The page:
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Jepson Field Book volume 26 page 8 | University and Jepson Herbaria Archives, University of California, Berkeley

Jepson Field Book volume 26 page 8
Berkeley when he went down into the field to locate that stalk he wouldn't be able to find it. I think the best way would be to locate a tall tree from two different points and by compass work toward it. The compass would constantly correct itself as you worked around a tree and there would be less error than in using a transit. The traverse could be marked by tying pieces of cloths to bushes or stakes. What a hunting! Bear and lion wouldn't be in it with such hunting as that!  There is also fine large timber on Larrabee Creek but it is now being cut and there is probably ::::::::: Aug. 27, 1912. nothing so fine as the timber on Bull Creek. Jehsald Johnson, Dyerville P.O. is an old gent. who takes an interest in big trees. - Climate. Summer very dry; wells, springs, in Coast Ranges going or gone dry, scarcity of water, high Sierras on line Western Pac. R.R. very dry acc. Miss Beans, -- result of dry winter. First rain on Sept. 2; rained softly at night, light fall. Rained heavily Sept 5-6. Chico = 4.55! Magalia, 7.86! Santa Rosa 3.19! - Giant Australian tree felled, 420 ft. high, say Burton B. Sampson, Bringelly, via Liverpool, Sydney, N.S.W., Australia, acc. Dr. Allan Carpenter who thinks the man reliable. The man was recenlty in Cal., just sailed for Australia. -- Sept. 1, 1912. - Mentzelia micrantha of my Clear Lake list (Erythia vol. 1.) is prob. dispersa.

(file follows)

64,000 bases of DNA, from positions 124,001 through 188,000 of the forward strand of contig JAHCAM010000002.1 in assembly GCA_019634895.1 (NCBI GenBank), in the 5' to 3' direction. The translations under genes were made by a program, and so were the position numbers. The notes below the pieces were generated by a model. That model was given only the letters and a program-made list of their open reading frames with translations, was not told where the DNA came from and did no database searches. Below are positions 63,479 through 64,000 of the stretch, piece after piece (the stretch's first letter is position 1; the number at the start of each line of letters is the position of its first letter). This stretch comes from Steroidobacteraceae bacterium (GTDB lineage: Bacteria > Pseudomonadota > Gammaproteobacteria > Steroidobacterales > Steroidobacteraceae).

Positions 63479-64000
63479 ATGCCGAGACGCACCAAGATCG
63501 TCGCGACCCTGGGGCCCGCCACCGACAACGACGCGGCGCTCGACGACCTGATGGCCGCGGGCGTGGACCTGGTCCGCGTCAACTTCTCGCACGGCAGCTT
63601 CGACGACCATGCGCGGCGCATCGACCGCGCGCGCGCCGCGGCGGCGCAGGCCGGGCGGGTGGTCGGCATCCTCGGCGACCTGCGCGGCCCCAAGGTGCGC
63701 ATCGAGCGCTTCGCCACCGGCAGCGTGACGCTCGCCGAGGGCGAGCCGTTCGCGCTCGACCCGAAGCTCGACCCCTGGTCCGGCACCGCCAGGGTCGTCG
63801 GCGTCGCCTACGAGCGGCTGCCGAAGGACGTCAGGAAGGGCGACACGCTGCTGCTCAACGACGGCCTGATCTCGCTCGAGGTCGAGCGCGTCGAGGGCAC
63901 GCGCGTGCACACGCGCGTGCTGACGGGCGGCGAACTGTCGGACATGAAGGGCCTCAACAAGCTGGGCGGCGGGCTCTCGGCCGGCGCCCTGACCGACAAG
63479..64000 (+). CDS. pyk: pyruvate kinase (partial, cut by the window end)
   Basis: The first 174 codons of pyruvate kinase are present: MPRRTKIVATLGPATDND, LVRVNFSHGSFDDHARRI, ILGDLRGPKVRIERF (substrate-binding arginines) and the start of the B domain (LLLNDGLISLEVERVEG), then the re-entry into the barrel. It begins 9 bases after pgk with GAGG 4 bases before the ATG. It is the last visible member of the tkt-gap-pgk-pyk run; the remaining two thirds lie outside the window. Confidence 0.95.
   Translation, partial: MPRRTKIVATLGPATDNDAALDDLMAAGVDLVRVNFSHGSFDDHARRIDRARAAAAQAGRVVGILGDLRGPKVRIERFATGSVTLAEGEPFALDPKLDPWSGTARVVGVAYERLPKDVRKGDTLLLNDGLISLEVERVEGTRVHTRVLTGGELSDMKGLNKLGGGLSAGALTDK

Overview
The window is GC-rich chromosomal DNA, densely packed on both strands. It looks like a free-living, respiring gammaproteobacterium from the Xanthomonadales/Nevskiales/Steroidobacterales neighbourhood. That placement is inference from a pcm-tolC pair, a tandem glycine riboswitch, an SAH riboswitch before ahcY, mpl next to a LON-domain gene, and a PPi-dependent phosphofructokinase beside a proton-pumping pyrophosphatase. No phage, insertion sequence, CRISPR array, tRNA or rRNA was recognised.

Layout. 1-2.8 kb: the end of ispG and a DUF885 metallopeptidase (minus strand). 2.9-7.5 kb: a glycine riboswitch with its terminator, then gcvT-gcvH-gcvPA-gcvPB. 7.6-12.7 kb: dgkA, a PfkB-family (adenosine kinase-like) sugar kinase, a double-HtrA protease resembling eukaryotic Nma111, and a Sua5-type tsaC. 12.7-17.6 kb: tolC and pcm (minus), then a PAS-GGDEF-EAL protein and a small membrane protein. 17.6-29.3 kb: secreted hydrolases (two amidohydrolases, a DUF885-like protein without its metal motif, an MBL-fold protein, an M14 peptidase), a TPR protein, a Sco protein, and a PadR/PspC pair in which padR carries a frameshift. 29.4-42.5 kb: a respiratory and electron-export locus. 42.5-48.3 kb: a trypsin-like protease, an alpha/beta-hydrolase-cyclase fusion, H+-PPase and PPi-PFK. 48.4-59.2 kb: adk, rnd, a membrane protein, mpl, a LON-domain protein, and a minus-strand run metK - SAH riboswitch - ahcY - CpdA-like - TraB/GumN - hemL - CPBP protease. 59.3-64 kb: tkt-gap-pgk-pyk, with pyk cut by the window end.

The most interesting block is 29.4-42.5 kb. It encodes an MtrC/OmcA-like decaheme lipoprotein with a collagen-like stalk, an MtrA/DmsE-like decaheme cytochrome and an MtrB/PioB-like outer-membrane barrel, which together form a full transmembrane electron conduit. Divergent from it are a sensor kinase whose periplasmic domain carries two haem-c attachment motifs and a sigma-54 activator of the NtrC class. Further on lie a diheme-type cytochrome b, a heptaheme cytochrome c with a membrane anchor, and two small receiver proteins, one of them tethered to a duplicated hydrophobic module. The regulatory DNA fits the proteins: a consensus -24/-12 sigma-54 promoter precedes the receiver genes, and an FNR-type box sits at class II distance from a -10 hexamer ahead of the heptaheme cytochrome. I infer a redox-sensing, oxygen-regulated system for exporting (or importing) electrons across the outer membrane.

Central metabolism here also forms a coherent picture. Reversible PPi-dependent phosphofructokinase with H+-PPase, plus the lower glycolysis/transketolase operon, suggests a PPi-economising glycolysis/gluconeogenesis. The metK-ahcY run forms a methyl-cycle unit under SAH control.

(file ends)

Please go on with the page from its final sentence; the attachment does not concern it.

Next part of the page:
University and Jepson Herbaria Archives, University of California, Berkeley
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